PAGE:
• Kings County: Water bond deal gets chorus of kudos: “Good luck trying to find somebody in Kings County willing to denounce Wednesday’s $7.5 billion water bond deal.  The compromise package, which sailed through the Assembly 77-2 and the Senate 37-0 after months of negotiations, won broad support among farmers, water experts and water lobbyists as a third-year of California drought tightened its grip.  Sen. Andy Vidak, R-Hanford, and Assemblyman Rudy Salas, D-Bakersfield, voted “yes.” ... ”  Read more from the Hanford Sentinel here: Water bond deal gets chorus of kudos
    • California hasn't had a drought this bad since 1895:  “It's no secret that California is in the grips of an absolutely brutal drought. But how does it compare historically?  According to this week’s figures from the US Drought Monitor, some 82 percent of the state is now suffering either “extreme” or “exceptional” drought — the first time that's happened since the monitor was set up in 1999. … ”  Read more from Vox here:  California hasn’t had a drought this bad since 1895
    • California’s Record Heat Is Like Nothing You’ve Ever Seen… Yet:  And the cheery drought news continues:  “If hot thermometers actually exploded like they do in cartoons, there would be a lot of mercury to clean up in California right now.  The California heat this year is like nothing ever seen, with records that go back to 1895. The chart below shows average year-to-date temperatures in the state from January through July for each year. The orange line shows the trend rising 0.2 degrees Fahrenheit per decade. … ”  Read more from Bloomberg News here: California’s Record Heat Is Like Nothing You’ve Ever Seen… Yet
    • Talk of an El Niño year cools, but don’t despair yet about winter: Hey, the news gets better: “Ignore El Niño if you can.  With the media attention, it's not easy to look away from this rock star of California weather. El Niño, a sprawling blob of warm water in the Pacific Ocean, appeared in spring, raising the chances of a gully-washing winter.  But the blob has cooled a little and so have hopes that it would break this desperate drought — at least in the media. Meteorologists say this is just a dose of reality, and it's no time to despair.  There are other blobs in the sea. … ”  Read more from the Merced Sun-Star here:  Talk of an El Niño year cools, but don’t despair yet about winter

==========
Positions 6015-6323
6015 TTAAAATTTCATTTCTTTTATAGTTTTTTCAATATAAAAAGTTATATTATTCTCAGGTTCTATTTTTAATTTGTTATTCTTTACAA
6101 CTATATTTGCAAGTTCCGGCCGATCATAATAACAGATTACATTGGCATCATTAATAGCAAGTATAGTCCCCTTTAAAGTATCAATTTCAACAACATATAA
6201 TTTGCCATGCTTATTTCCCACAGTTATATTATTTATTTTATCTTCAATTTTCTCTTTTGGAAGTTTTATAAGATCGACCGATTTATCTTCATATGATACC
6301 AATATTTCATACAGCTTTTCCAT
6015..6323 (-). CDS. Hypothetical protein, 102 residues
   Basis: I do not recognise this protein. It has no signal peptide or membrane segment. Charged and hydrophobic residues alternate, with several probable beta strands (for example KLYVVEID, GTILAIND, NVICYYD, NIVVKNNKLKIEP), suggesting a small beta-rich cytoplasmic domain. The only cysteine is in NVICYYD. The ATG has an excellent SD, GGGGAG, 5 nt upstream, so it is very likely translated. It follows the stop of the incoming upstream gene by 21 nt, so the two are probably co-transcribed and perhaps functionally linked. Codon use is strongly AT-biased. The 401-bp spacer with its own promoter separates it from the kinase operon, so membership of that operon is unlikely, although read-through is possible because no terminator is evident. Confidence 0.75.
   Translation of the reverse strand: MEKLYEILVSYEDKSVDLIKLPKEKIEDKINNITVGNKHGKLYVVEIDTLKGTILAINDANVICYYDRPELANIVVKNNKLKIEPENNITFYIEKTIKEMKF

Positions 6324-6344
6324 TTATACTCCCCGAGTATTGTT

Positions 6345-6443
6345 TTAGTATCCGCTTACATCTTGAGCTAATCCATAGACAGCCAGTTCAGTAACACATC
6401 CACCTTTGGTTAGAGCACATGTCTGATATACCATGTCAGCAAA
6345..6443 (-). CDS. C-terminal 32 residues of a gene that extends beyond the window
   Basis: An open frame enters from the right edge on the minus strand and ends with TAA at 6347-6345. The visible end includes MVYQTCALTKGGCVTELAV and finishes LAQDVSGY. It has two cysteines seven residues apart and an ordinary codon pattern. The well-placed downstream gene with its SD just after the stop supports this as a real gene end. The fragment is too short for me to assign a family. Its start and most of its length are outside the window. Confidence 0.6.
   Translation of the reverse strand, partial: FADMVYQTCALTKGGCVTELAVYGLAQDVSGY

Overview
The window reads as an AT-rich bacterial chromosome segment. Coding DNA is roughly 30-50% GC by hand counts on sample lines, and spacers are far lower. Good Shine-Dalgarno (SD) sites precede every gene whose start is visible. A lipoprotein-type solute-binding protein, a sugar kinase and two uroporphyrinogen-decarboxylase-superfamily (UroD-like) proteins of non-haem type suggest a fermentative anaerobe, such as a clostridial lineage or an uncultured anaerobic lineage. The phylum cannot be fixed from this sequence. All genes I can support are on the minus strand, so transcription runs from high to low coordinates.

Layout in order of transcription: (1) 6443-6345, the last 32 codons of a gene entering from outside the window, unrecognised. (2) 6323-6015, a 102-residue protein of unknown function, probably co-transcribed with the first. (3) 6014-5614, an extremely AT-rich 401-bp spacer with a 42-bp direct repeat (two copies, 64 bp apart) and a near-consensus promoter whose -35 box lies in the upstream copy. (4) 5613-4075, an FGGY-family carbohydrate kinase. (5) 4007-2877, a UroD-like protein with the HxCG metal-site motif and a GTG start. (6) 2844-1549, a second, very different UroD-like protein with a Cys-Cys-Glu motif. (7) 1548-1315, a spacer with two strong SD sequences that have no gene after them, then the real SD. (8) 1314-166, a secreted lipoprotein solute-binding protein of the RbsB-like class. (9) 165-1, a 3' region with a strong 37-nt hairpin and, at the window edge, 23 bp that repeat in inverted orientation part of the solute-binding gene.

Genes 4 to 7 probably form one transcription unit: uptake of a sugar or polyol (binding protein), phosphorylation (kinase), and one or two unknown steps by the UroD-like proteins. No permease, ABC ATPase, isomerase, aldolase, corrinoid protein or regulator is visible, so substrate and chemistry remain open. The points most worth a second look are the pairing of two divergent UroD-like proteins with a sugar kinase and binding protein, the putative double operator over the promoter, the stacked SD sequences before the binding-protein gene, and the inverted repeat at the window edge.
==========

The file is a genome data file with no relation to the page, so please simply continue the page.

• Alarming images emerge from drought: Check out the LA Times photo gallery here: Alarming images emerge from California drought

    In regional news this weekend …

    • Agency reconsidering water for Klamath salmon:  “A federal agency said Friday it is taking another look at releasing water in Northern California's Klamath Basin to prevent the spread of disease among salmon returning to spawn in drought conditions.  A decision is likely next week following discussions with fisheries biologists and others, U.S. Bureau of Reclamation spokeswoman Janet Sierztutowski said from Sacramento, California. … ”  Read more from the Sacramento Bee here:  Agency reconsidering water for Klamath salmon
    • Red Bluff City Council considers drought emergency declaration:After the California water board adopted mandatory conservation measures, the City Council here is poised to adopt its own mandatory conservation measures.  City staff is recommending that council members on Tuesday adopt mandatory conservation measures that would ban hosing driveways, sidewalks and other surfaces, limit landscape watering hours, and cause restaurant operators to serve water only when requested, among other rules. … ”  Read more from the Red Bluff Daily News here:  Red Bluff City Council considers drought emergency declaration
    • Northern California fish feared extinct due to drought still hanging on in small isolated creek:  With a fish net in one hand and backpack in the other, UC Davis fish biologist Peter Moyle set out across the dry Sierra foothills Thursday to look for a fish he feared was destined for extinction because of drought.  What he found puzzled him.  On a dry hill, with the sun blazing, he came across a thriving creek – with plenty of water and fish. … ”  Read more from the Sacramento Bee here: Northern California fish feared extinct due to drought still hanging on in small isolated creek